And as for the beer I mentioned earlier… Boise has no less than 10 popular breweries in and around its downtown district. Homegrown beer has been a part of the city since the 1970’s, but they’re just now getting discovered outside of the region. Favorites include Woodland Empire Ale Craft, Payette Brewing, Sockeye Brewery, Crooked Fence Brewing, Highlands Hollow Brewhouse, The Ram, and TableRock.
And of course, there’s the Outdoors
Idaho, like all of the Western States, hosts a panoply of readily accessible outdoor activities for enthusiasts of nearly every variety. Whether the fun you seek comes from whitewater, mountain biking, skiing, hunting, fishing, hiking, camping, boating or waterskiing, Boise’s proximity to the region’s rivers, lakes, mountains and open country puts it at the heart of it all. In fact, Boise is building upon its reputation as a whitewater destination by putting the finishing touches on the first phase of their new river park. Billed as a centerpiece to Boise’s new focus on Quality of Living, the water park replaces the old irrigation diversion with a new $3.6 million dam that includes maneuverable wave shapers to create ideal whitewater conditions on the river. Kayakers, Stand Up Paddlers (SUP’pers), tubers and more have fallen in love with the park as the city begins to use it for numerous competitive events all summer long.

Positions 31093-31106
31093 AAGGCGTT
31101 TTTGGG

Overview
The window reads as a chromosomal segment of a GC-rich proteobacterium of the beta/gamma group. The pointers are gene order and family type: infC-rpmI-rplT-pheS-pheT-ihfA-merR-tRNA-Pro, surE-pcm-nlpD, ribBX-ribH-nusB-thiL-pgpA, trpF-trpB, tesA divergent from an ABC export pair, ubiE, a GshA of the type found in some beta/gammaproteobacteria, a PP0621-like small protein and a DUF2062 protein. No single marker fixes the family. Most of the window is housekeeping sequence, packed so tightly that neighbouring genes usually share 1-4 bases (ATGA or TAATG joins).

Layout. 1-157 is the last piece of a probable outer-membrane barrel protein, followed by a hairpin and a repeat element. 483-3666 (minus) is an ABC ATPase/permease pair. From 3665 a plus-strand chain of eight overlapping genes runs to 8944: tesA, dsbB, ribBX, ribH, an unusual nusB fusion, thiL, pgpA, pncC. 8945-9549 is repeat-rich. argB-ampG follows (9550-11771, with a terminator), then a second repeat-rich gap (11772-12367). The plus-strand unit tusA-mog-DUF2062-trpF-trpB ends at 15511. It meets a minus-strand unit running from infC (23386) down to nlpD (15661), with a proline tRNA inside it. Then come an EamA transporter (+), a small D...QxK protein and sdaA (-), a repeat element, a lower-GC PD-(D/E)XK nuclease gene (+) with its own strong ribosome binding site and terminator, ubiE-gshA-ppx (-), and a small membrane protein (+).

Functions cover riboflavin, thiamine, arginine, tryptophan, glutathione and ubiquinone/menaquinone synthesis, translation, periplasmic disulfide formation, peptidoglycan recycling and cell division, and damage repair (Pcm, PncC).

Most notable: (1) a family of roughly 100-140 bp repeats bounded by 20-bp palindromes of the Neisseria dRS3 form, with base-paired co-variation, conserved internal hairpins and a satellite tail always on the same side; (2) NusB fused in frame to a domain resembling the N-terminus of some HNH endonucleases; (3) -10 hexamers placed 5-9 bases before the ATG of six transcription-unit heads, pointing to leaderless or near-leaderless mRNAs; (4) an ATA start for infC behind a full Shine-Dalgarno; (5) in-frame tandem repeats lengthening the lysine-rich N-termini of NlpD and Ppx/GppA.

If whitewater’s not your thing and you prefer to stay high and dry – Boise boasts no less than 140 miles and 15 trail systems all within a short drive of its central downtown district. The favorite beginner hikes are:
- Hulls Pond Loop #34
- Red Fox/Owls Roost Trails #36
- Camels Back Reserve Trails #40
- Crestline Trail #28
- Hulls Gulch Interpretive Trail #0
- Toll Road Trail #27A
- Cottonwood Creek Trail Loop #27
- Castle Rock Loop #19
- Table Rock Trail #15
- Shane’s Trail #26A
- Red Tail Trail #71
But this is just the tip of the outdoor recreation iceberg for Boise. There’s SO much to cover on this topic that we’ll dig deeper another upcoming article.
All these things come together to help form the focus of life in Boise. Time and time again, the city shows up in print as a “Top Place to Live” by the likes of Entrepreneur Magazine or is featured as one of the healthiest places to live magazines like Sunset and more. Keep an eye on us as we continue to dive into all the things that make this gem of southern Idaho so great.